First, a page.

Don't miss




Arming the "good guys"?

Read more


Gun Control in the United States: Will the Florida shooting be the turning point?

Read more


Giving a voice to the homeless in France

Read more


'Never Again': The students pushing for US gun control

Read more

#TECH 24

A bright future for solar power

Read more


Winter in France's Burgundy vineyards

Read more


How French cyber police are patrolling the 'Dark Web'

Read more


Marseille mon amour: Mediterranean city celebrates love

Read more


Is France's new immigration bill 'firm but fair'?

Read more


Afghan Taliban announce annual ‘spring offensive’

© Noorullah Shirzada / AFP | Former Afghan Taliban fighters holding weapons before they hand them over as part of a government peace and reconciliation process at a ceremony in Jalalabad on February 8, 2015.


Latest update : 2015-04-22

The Afghan Taliban announced Wednesday they will launch their annual "spring offensive" from April 24, vowing attacks across the country at a time when US-led foreign forces are pulling back from the frontlines.

The militants have already stepped up attacks on government and foreign targets in recent weeks, with Afghan security forces bracing for what is expected to be the bloodiest fighting season in a decade.

It will be the first fighting season in which Afghan security forces will battle the insurgents without the full support of NATO combat forces.

"The Islamic Emirate is going to launch the spring operations under the inspirational name of 'Azm' (determination) at 5 am on 24th April 2015," the Taliban said in a statement, using their official name.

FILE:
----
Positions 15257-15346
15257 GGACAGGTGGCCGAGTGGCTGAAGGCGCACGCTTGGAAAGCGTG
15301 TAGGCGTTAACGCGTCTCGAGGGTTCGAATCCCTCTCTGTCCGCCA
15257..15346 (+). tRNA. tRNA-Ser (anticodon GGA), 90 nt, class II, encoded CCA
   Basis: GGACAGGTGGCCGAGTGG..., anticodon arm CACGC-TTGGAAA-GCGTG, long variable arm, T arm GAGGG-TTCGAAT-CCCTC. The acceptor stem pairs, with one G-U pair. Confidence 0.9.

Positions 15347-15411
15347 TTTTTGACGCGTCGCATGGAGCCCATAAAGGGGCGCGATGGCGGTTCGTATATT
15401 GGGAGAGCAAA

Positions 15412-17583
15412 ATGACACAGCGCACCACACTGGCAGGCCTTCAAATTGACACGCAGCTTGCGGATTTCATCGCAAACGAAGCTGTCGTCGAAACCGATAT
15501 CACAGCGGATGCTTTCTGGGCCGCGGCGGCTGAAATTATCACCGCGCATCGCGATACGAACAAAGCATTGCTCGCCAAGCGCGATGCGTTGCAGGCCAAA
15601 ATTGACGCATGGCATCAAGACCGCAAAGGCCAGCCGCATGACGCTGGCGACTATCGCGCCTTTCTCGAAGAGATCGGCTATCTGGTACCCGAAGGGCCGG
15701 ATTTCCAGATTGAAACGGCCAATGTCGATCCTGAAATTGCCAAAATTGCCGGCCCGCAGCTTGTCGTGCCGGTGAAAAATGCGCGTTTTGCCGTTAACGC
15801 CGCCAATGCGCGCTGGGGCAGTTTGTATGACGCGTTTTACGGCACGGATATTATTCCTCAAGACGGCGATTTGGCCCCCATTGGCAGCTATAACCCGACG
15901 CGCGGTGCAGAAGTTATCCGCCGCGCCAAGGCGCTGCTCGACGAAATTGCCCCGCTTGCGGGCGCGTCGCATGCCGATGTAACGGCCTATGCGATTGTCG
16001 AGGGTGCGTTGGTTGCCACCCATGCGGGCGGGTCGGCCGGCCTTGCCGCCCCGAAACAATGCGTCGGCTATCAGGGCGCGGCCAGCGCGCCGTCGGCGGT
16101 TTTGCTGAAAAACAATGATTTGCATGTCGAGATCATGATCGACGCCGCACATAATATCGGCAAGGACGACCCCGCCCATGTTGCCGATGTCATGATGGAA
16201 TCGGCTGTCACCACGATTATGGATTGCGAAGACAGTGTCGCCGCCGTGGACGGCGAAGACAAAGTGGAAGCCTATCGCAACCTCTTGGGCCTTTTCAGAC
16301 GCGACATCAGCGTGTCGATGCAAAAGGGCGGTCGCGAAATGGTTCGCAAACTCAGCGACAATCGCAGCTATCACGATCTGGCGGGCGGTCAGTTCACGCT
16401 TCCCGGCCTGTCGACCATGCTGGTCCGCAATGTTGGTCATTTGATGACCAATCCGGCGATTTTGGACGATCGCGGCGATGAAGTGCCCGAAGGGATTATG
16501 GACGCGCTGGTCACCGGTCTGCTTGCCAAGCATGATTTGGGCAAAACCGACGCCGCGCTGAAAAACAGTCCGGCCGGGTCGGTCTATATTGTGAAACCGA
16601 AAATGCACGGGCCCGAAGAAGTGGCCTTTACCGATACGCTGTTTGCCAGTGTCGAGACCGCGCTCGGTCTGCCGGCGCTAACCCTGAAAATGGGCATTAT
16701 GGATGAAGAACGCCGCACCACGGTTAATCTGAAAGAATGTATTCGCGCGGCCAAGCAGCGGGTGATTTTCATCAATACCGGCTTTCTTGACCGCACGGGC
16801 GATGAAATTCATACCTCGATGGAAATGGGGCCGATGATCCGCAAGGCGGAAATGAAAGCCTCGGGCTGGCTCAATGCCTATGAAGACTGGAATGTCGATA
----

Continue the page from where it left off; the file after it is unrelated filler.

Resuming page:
"The main targets of these operations... will be the foreign occupiers, especially their permanent military bases... officials of the stooge regime, their military constellations, especially their intelligence, interior ministry and defence ministry officials."

NATO's combat mission formally ended in December but a small follow-up foreign force has stayed on to train and support local security personnel.

President Barack Obama last month announced a delay in US troop withdrawals from Afghanistan, an overture to the country's new reform-minded leader, President Ashraf Ghani.

Hosting Ghani at the White House for their first presidential face-to-face meeting, Obama agreed to keep the current level of 9,800 US troops until the end of 2015.

The Taliban, who have waged a deadly insurgency since they were ousted from power in late 2001, warned that the announcement would damage any prospects of peace talks as they vowed to continue fighting.

An upsurge in attacks in recent weeks has taken a heavy toll on ordinary Afghans.

In the first three months of 2015, civilian casualties from ground fighting were up eight percent on the same period last year, a recent UN report said.

But in their statement, the Taliban said their "top priority will be given to safeguard and protect the lives and properties of the civilian people" during the spring offensive.

The Afghan government and NATO are yet to respond to the Taliban's announcement. In the past they rejected these offensives as propaganda.



Date created : 2015-04-22


    Suicide attack in Afghanistan kills at least 33 people

    Read more


    Taliban publish surprise biography of leader Mullah Omar

    Read more


    Gunmen kill bus passengers in Afghanistan

    Read more